May 11th, 2010

Review of Andres Edwards’ Thriving Beyond Sustainability

By Rick Medrick

In his new book, Thriving Beyond Sustainability: Pathways to a Resilient Society (2010), Andres Edwards moves well beyond his initial and seminal description of the cultural paradigm change suggested by The Sustainability Revolution (2005) to a much broader and encompassing vision of how the sustainability movement is gaining momentum and credibility.  Based on his initial premise that these shifts were already well underway in fields as diverse as economics, environmental consciousness, and social justice (equity)—the 3 “E’s” of sustainability—Edwards has gone on to ground these in real changes taking place in many segments of our society.  In the earlier work, he documented in detail many of the formalized gatherings and proposals for creating a sustainable presence on our home world.  In this new work, he has created a collective map to show how individuals, organizations, and communities are collaborating to restore ecological health, reinvent outmoded institutions, and revive our social, environmental, and economic systems.

This latest work is the result of many further explorations, interviews, and solicitations from those leading the charge into a future of hope and possibility.  Beginning with an exploration of the influence and teachings of indigenous cultures on our present society, Edwards focuses on what will make our Earth Island survivable for future generations.  There are many examples of cultures and societies who have failed to make this leap into the future.  In this book the author places his attention on those traditional societies that have successfully persisted over time and contributed insights that are valuable to modern efforts at sustainability.  He then moves beyond this grounding in our roots to examine initiatives across the globe that are striving to become more self-reliant in energy conservation, food production, and local services.  It is a natural step from there to look at the greening of commerce in ways that reduce environmental impact and mirror the cycles of natural systems.  This is a much larger endeavor that extends to green building practices, eco-communities, and the design of functional living systems that reflect nature and allow our citizens to live in greater comfort and security.

Edwards then moves on to examine worldwide efforts to restore ecosystems in decline and protect biodiversity.  He identifies five interrelated global trends that command our attention:  ecosystem decline, energy transition, population growth, economic disparity, and climate change.  In his view, all these conditions are converging and present both great challenge and great opportunity.  This provocative treatise explores each of these in turn and suggests courses that might be followed to convert potential dissolution of our existing social and economic systems to great possibilities for creating a new future based on principles that are being tried and tested in a variety of circumstances.  He suggests a new set of strategies which he calls SPIRALS involving initiatives that are: Scalable, Place-making, Intergenerational, Resilient, Accessible, Life-affirming, and Self-care.  The content of this volume explores these characteristics in detail under the context of striving for Thriveability and not just sustainability.  It will take a concerted effort and commitment to move to this new stage of human and social development, but it is a path open to our exploration.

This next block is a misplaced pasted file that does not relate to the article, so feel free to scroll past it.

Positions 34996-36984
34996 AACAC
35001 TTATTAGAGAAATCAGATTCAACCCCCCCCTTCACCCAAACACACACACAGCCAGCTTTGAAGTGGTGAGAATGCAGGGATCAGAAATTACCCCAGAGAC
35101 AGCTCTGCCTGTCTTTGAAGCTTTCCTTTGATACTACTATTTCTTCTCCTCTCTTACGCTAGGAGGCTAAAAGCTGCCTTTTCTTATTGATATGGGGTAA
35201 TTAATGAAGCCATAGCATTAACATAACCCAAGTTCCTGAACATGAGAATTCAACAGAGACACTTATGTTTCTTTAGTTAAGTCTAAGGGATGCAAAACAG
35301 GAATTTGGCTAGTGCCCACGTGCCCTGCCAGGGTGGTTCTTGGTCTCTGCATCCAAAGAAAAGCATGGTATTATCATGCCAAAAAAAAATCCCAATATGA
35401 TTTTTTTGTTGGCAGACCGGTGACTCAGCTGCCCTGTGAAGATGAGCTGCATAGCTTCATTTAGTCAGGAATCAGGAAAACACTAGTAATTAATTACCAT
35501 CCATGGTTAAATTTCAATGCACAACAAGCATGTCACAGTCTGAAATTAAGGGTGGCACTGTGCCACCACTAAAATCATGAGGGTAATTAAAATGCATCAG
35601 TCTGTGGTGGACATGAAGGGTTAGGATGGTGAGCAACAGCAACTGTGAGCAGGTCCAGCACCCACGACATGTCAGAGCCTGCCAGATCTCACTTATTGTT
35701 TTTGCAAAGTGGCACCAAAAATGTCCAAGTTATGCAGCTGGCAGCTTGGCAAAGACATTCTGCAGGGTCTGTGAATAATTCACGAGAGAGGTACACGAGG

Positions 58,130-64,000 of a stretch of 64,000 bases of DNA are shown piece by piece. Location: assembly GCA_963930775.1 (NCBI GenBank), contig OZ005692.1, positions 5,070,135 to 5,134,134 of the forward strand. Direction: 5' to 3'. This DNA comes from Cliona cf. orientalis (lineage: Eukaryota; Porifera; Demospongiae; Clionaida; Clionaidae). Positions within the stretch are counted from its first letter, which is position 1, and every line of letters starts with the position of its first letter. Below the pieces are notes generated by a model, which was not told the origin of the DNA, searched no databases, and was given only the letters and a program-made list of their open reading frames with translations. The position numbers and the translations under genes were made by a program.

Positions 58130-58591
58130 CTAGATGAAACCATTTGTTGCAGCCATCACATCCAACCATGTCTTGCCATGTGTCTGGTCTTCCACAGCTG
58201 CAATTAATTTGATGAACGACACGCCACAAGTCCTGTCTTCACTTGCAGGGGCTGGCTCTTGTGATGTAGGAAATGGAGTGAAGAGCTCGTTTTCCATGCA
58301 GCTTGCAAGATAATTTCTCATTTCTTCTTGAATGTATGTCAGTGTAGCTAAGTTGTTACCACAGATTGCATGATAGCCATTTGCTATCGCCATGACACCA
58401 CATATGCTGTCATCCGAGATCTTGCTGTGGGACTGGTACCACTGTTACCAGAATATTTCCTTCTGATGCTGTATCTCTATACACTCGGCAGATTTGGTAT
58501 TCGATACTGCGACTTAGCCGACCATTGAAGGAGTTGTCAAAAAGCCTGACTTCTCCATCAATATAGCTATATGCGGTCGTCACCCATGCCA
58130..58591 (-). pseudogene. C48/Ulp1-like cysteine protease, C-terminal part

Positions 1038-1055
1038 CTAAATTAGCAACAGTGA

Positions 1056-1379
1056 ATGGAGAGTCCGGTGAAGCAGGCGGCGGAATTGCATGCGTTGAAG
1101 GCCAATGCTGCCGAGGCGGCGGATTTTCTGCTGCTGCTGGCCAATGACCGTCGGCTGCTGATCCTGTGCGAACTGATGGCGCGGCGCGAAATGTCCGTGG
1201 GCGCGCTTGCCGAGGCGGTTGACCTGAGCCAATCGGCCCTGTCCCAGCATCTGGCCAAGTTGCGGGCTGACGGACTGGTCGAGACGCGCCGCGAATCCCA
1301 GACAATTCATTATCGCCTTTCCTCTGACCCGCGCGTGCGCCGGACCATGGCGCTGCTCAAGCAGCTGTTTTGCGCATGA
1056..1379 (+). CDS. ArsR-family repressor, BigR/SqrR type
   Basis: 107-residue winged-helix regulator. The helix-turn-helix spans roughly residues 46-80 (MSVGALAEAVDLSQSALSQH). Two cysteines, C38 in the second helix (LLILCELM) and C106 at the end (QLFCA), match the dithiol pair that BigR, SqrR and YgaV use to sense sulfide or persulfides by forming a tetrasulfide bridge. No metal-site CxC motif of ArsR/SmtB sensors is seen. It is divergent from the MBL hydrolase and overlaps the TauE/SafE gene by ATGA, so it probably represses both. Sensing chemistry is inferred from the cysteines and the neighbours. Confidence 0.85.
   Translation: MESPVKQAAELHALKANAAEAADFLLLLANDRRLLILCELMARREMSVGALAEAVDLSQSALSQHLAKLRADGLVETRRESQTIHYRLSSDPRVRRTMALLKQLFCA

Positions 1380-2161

This new concept, thriveability, focuses on a vision of collaboration and abundance where, instead of seeing ourselves separate from nature, we become an integral part of natural systems and embody qualities such as empathy, compassion, and creativity to guide our actions within the human community. This entails a capacity for belief in the human spirit to create new systems of prosperity and peace.  We must begin, he suggests, by healing and greening our own lives and then reaching out to the larger community.  In each chapter in this book, Edwards suggests strategies to bring about this reality and specific actions in which each of us can be engaged.  This is a beautifully written and eloquent plea for us to wake up to our potential and begin to exercise our natural talents for survival.  An extensive resource list at the end provides a wealth of references for further research.  This volume is written in a spirit of hope and promise that, if we are willing to follow a fairly simple and direct path, we indeed can have a viable future.

Edwards, Andres (2010). Thriving beyond sustainability: Pathways to a resiient society.

Gabriola Island, B.C.:  New Society Publishers.

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Comments (1)

  1. Marna Hauk Marna Hauk says:

    Inspired by Rick Medrick’s review, I am excited to delve into Edwards’ new work and explore his concepts of thriving and the SPIRALS criteria (Scalable, Place-making, Intergenerational, Resilient, Accessible, Life-affirming, and Self-care). Medrick and Edwards eloquently articulate the opportunity to focus on Earth-nurturing practices and the gorgeous gamut of solutions flourishing across many critical sectors of human endeavor. It seems very fruitful to source such work in indigenous and Earth-based wisdom traditions.